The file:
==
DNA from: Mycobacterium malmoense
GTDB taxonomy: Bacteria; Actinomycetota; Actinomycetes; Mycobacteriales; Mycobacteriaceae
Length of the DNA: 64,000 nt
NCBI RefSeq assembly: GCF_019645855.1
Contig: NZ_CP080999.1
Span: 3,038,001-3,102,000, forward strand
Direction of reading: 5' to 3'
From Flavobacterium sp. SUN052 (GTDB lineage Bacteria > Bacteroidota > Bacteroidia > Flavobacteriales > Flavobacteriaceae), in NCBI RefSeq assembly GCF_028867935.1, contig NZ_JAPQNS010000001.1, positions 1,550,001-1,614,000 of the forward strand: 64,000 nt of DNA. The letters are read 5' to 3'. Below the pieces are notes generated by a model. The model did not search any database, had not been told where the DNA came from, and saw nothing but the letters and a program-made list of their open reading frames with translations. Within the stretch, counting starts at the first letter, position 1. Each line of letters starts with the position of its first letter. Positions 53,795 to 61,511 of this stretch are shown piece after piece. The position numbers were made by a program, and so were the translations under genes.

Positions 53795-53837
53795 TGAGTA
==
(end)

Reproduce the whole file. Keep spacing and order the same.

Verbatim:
DNA from: Mycobacterium malmoense
GTDB taxonomy: Bacteria; Actinomycetota; Actinomycetes; Mycobacteriales; Mycobacteriaceae
Length of the DNA: 64,000 nt
NCBI RefSeq assembly: GCF_019645855.1
Contig: NZ_CP080999.1
Span: 3,038,001-3,102,000, forward strand
Direction of reading: 5' to 3'
From Flavobacterium sp. SUN052 (GTDB lineage Bacteria > Bacteroidota > Bacteroidia > Flavobacteriales > Flavobacteriaceae), in NCBI RefSeq assembly GCF_028867935.1, contig NZ_JAPQNS010000001.1, positions 1,550,001-1,614,000 of the forward strand: 64,000 nt of DNA. The letters are read 5' to 3'. Below the pieces are notes generated by a model. The model did not search any database, had not been told where the DNA came from, and saw nothing but the letters and a program-made list of their open reading frames with translations. Within the stretch, counting starts at the first letter, position 1. Each line of letters starts with the position of its first letter. Positions 53,795 to 61,511 of this stretch are shown piece after piece. The position numbers were made by a program, and so were the translations under genes.

Positions 53795-53837
53795 TGAGTA